order to study the correlation between the variables. An
equation for the correlation between the variables can be
determined by established best-fit procedures. For a linear
correlation, the best-fit procedure is known as linear
regression and is guaranteed to generate a correct solution
in a finite time. No universal best-fit procedure is
guaranteed to generate a correct solution for arbitrary
relationships. A scatter plot is also very useful when we
wish to see how two comparable data sets agree with each
other. In this case, an identity line, i.e., a y=x line, or an
1:1 line, is often drawn as a reference. The more the two
data sets agree, the more the scatters tend to concentrate in
the vicinity of the identity line; if the two data sets are
numerically identical, the scatters fall on the identity line
exactly.
5.Ishikawa diagram
Ishikawa diagrams (also called fishbone diagrams,
herringbone diagrams, cause-and-effect diagrams, or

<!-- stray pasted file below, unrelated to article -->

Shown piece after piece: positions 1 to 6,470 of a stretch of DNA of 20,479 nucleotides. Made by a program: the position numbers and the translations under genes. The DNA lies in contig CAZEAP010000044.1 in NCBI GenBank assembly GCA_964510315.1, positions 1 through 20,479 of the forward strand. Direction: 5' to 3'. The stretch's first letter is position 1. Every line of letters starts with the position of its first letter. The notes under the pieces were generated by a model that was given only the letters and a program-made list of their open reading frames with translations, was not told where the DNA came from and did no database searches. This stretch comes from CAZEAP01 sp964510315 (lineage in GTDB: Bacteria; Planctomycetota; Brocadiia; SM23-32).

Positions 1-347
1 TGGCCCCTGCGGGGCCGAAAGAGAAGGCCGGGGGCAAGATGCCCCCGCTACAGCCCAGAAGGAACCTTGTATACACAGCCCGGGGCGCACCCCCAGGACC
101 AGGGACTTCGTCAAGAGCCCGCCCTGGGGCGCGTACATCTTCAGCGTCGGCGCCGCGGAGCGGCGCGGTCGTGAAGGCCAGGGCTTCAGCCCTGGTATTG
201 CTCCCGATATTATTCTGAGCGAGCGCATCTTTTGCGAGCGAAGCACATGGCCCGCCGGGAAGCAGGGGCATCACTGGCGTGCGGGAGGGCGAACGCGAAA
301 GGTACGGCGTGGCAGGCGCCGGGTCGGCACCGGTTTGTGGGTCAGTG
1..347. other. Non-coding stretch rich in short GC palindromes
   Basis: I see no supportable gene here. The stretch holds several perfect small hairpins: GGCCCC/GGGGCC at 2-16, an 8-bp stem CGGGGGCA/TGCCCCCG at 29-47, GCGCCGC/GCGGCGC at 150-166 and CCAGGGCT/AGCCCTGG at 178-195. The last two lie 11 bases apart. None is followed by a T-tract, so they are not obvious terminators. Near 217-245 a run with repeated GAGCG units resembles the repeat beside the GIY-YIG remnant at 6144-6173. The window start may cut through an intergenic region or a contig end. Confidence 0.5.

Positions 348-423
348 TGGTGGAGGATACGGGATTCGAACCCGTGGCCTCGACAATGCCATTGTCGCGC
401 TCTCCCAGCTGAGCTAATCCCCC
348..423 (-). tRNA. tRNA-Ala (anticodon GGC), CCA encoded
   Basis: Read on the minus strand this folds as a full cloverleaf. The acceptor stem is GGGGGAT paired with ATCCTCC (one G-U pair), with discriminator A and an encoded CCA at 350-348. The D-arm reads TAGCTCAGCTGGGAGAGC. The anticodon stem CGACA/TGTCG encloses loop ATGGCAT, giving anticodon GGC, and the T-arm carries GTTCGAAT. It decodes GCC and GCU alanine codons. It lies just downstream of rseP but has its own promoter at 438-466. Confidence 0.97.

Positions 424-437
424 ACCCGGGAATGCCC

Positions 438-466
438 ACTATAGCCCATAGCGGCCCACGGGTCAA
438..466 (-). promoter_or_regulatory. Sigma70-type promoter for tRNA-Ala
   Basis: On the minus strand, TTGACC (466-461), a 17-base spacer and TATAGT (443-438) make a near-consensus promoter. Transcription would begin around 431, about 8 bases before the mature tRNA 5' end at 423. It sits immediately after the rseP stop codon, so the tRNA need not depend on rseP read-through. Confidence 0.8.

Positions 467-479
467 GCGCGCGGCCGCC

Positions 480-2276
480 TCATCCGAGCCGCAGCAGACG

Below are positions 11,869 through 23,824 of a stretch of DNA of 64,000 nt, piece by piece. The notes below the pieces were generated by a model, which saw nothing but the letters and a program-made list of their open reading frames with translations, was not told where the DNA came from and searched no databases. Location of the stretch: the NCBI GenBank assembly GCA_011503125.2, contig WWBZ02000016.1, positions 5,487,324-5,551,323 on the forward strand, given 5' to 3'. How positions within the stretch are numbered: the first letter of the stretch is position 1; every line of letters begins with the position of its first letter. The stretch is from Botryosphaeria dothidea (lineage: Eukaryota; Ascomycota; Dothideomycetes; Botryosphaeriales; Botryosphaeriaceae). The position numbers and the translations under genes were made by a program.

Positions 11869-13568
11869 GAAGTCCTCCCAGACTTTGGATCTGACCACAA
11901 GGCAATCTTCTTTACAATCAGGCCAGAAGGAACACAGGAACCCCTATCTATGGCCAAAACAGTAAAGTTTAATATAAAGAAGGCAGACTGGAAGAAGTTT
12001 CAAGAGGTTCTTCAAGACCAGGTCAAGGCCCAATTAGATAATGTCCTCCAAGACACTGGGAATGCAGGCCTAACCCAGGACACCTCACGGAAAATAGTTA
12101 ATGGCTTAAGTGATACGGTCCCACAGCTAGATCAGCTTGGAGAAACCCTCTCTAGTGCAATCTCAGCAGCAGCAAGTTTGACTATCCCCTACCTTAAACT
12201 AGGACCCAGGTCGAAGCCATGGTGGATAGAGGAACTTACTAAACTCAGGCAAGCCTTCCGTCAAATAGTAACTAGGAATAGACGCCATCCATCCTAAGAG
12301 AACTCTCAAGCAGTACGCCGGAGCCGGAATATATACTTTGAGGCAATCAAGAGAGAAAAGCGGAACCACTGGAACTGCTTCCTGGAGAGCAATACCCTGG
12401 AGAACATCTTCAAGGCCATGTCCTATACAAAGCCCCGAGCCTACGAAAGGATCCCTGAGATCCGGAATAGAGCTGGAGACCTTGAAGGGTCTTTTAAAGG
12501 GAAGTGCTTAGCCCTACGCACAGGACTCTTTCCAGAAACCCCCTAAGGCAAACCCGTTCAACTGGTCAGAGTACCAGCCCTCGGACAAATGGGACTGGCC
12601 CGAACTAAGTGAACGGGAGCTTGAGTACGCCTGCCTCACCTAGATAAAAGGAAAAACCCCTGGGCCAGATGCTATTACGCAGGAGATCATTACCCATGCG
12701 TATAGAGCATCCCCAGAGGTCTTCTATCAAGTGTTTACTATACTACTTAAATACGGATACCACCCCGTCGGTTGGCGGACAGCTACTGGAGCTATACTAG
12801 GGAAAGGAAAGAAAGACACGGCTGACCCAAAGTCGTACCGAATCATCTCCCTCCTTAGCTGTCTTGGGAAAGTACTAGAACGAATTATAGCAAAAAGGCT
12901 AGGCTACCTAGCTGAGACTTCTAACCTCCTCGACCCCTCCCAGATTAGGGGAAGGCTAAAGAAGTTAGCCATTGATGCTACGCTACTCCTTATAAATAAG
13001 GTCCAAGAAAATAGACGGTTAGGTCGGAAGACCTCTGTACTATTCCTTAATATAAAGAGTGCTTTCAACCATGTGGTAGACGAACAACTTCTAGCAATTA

Fishikawa) are causal diagrams created by Kaoru
Ishikawa (1968) that show the causes of a specific
event.[1][2] Common uses of the Ishikawa diagram are
product design and quality defect prevention, to identify
potential factors causing an overall effect. Each cause or
reason for imperfection is a source of variation. Causes
are usually grouped into major categories to identify these
sources of variation. The categories typically include
 People: Anyone involved with the process
 Methods: How the process is performed and the
specific requirements for doing it, such as policies,
procedures, rules, regulations and laws
 Machines: Any equipment, computers, tools, etc.
required to accomplish the job
 Materials: Raw materials, parts, pens, paper, etc.
used to produce the final product
 Measurements: Data generated from the process
that are used to evaluate its quality
 Environment: The conditions, such as location,
time, temperature, and culture in which the process
operates
6. Histogram method
A histogram is a graphical representation of the
distribution of data. It is an estimate of the probability
distribution of a continuous variable (quantitative
variable) and was first introduced by Karl Pearson.[1] To
construct a histogram, the first step is to "bin" the range of
values -- that is, divide the entire range of values into a
series of small intervals -- and then count how many
values fall into each interval. A rectangle is drawn with
height proportional to the count and width equal to the bin